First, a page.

• Move the fern to a cooler location with more shade and indirect sunlight. Ferns prefer temperatures between 65-75°F (18-24°C).
  • Increase humidity around the fern. Ferns prefer high humidity, so misting the leaves every day can help.
  • Prune any browning fronds. Cut off any browning fronds at their base.
  • Increase air circulation around the fern. Place a fan near the fern to help circulate air and prevent hot spots.

5. Small Containers


The leaves turn brown when pots are too small, and plants become root-bound. Small containers dry out fast due to fern roots pulling up moisture.

If the fern is in the pot for a long period, then the roots can deplete the soil of nutrients, and the root system grows wide and needs more water than the soil can keep.

  • Remove the fern from the pot and check the roots. If they appear to be too crowded, gently loosen them with your fingers.
  • Carefully trim any damaged or dead roots.
  • Re-pot in a 1-2 size large container than the old one with fresh, well-draining potting soil.
  • Water thoroughly and make sure it is not sitting in standing water.
  • Place the fern in a bright, indirect light.

6. Outdoor Ferns Turning Brown During Fall


Outdoor ferns turn brown due to winter temperatures, too much sun, or dry soil. They also dislike being grown in dry sandy soil that drains fast.

  • Move the fern to a sheltered location. Make sure it is in a spot that gets partial shade and is protected from the strong wind.
  • During fall, keep the soil moist but not soggy.
  • If the fronds are browning or yellowing, trim them back to encourage new growth.

Learn How to Keep your Ferns Lush and Beautiful here

7. Over Fertilization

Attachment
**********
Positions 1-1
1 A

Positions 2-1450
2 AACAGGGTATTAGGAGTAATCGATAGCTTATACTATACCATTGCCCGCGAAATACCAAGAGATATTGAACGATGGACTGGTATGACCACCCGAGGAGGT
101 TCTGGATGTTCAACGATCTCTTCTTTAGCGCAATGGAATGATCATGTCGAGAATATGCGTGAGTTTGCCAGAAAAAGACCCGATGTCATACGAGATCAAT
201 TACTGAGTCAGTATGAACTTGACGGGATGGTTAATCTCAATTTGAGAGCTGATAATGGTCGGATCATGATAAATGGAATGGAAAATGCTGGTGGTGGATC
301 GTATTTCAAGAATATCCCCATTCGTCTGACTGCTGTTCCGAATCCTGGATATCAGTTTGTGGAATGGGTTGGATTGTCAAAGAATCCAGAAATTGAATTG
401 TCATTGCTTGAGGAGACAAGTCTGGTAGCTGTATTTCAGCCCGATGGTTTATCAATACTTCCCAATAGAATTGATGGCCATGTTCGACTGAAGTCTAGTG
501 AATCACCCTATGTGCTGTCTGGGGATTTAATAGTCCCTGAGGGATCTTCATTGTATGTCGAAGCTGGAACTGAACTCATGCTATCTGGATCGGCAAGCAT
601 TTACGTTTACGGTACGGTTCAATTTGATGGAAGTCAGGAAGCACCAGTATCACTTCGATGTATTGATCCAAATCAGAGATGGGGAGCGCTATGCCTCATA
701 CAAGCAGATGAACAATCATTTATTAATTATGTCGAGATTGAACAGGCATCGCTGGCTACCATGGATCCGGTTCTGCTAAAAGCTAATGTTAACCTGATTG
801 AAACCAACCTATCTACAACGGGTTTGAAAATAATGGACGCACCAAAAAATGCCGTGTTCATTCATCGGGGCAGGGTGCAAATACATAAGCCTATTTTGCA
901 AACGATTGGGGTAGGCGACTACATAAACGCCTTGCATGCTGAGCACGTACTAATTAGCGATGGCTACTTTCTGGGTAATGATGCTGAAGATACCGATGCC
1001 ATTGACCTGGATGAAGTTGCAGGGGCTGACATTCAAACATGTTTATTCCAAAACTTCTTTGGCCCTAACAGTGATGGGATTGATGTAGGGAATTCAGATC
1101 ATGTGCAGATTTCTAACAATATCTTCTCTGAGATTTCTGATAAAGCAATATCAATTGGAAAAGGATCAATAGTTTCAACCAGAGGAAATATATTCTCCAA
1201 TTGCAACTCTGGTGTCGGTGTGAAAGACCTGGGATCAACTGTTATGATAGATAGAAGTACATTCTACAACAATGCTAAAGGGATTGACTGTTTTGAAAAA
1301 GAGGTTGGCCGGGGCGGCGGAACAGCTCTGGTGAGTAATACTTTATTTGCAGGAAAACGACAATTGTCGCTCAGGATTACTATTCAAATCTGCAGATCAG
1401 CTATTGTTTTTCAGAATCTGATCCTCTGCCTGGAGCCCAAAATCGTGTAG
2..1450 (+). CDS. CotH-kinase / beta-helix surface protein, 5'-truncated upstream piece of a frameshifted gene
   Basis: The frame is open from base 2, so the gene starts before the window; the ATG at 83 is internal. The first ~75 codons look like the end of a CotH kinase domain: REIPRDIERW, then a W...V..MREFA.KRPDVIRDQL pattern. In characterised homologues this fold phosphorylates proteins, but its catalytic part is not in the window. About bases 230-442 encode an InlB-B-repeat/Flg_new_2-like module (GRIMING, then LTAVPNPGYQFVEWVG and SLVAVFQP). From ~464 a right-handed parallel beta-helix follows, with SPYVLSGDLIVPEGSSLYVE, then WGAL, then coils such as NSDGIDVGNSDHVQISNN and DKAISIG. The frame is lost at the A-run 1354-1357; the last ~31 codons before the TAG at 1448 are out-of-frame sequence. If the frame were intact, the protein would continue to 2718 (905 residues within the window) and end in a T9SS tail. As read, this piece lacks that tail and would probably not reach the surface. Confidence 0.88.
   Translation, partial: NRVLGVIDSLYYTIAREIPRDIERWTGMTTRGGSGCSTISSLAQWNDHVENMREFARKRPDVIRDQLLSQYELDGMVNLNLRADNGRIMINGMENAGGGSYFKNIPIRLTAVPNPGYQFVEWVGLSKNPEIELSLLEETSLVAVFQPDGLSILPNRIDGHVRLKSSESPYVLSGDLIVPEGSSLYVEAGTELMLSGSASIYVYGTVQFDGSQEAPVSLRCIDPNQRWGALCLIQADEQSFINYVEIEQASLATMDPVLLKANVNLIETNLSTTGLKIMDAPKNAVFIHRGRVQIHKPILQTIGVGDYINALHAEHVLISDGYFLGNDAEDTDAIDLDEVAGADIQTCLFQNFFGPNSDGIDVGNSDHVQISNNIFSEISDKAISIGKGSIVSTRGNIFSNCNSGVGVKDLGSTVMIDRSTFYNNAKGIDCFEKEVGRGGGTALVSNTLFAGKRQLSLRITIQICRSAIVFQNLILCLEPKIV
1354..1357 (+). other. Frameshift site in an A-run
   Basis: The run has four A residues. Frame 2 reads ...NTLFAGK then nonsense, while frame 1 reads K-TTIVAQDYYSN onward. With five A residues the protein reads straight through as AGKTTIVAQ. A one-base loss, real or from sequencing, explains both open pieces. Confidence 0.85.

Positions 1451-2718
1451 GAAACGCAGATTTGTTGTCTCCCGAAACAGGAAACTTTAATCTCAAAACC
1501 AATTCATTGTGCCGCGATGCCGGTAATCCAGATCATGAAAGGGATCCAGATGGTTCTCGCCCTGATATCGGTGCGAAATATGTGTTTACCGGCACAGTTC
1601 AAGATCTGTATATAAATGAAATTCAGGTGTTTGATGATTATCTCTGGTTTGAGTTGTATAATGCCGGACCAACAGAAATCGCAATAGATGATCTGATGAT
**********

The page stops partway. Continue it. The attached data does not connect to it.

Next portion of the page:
Overfertilizing ferns can cause the fronds to turn brown due to salt burn. Salt burn is caused by an accumulation of salts in the soil from fertilizer. High levels of salt can cause the fronds to dry out, turn brown, and eventually die.

  • Water: Immediately after noticing the browning of the fern, water thoroughly. This will help to dilute any excess fertilizer that may be present in the soil and help to reduce the effects of over-fertilization.
  • Remove excess fertilizer: Carefully remove the excess fertilizer from the soil. For best results, use a trowel or small shovel to scoop out the top inch or two of soil from the pot and discard it.
  • Re-pot with fresh soil: Re-pot in a clean container with fresh soil that is not fertilized. Be sure to use a pot that is large enough to accommodate the plant.
  • Reduce fertilizer: If you must fertilize, do so very sparingly and only use a balanced fertilizer at half the recommended strength.

Find the Top Over Fertilization Symptoms here

8. Root Rot


Root rot is a fungal disease that attacks the roots of ferns. It is most commonly induced by overwatering or poor drainage, a consistent wet environment that allows the fungus to grow and spread is the reason.

Symptoms of root rot include yellowing, browning, or wilting of the fronds that appear mushy and soft and brown or blackened roots.

  • Remove the fern from its pot and inspect the roots. Remove any dead or damaged roots and discard them.
  • Trim off any brown or damaged fronds.
  • Water the fern only when the topsoil feels a little dry to the touch. Never water the plant on a daily basis unless it is root bound.

Learn How to Treat Root Rot here

9. Aging


Ferns turn brown due to aging when the fronds, or leaves, begin to die back. As they age, the fronds lose their bright green color and become brown and brittle. This is due to the cessation of new growth and the gradual death of old leaves.

As the fronds die, they fall off the plant. This is often due to environmental stress, such as too much heat or too little moisture, or diseases.

Learn about Growing Red Fern Plants here